Relatively normal person, perhaps a bit odd, has minor changes in behavior that no-one in their close circle really notices.

He/she is a methodical person with an agenda. Other people who’ve done mass kills simply did not do it right. He/she is going to do it right. He knows they hold concerts by the Mandalay. That’s the perfect venue for the most kills.

Suddenly they’re a mass killer for no apparent reason.

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Identity Politics = children who are crying out to belong?

I’ve wondered about the connection between identity politics and un-met needs to belong and to be part of a “tribe,” a community, but I hadn’t yet followed that train of thought far enough back.

In The Primal Scream of Identity Politics, Mary Eberstadt provides as assessment of  identity politics and our culture that takes us back to the foundation: the family.  She examines several other authors’ analyses of identity politics (and our cultural climate) and concludes that while some have noticed important factors, no one has gone deep enough in their questions and conclusions.  The whole thing is worth a read.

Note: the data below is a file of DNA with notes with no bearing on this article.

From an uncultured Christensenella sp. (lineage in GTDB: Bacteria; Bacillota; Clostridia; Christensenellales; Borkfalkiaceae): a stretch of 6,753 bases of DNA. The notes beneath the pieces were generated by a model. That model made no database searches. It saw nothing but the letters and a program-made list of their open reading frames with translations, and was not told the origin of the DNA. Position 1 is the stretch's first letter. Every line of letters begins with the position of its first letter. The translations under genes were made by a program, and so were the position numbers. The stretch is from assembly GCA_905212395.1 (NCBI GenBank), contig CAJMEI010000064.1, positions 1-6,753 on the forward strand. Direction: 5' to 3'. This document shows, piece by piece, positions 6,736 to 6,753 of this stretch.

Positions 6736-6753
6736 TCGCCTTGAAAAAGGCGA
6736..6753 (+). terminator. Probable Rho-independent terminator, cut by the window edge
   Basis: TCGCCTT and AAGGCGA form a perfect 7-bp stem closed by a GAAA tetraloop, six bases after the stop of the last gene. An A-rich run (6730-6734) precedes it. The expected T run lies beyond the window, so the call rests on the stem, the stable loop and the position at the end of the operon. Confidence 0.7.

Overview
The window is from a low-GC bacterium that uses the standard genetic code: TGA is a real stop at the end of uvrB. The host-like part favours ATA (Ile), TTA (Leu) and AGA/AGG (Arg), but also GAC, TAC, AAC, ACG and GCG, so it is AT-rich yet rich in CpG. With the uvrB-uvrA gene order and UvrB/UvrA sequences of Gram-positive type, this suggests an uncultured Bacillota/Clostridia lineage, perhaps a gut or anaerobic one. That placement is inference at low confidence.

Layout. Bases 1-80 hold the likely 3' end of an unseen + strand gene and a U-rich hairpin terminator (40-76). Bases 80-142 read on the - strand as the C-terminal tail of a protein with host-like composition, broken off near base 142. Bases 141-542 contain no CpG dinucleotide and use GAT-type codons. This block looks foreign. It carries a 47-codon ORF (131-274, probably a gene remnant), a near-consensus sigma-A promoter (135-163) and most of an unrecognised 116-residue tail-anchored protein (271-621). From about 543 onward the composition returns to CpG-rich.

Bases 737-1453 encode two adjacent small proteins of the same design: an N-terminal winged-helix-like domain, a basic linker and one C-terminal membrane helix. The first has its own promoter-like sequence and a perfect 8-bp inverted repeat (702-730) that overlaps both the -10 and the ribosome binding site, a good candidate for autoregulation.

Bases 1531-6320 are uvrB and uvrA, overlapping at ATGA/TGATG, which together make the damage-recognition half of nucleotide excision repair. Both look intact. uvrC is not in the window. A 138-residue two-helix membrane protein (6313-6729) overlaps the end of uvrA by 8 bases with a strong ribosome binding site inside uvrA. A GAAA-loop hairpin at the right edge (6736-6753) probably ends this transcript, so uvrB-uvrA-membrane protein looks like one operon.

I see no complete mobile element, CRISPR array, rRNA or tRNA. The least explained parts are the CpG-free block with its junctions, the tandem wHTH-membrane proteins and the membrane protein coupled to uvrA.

“Mine! Mine! It’s mine!” The manifest panic behind cries of “cultural appropriation” is real—as real as the tantrum of a toddler. It’s as real as the developmental regression seen in the retreat to campus “safe spaces,” those tiny non-treehouses stuffed with candy, coloring books, and Care Bears. In social science, the toddler’s developmental “mine!” is called the “endowment effect”—the notion that humans ascribe extra value to possessions simply because they’re theirs. Some theorists consider it a subset of another human proclivity: loss aversion.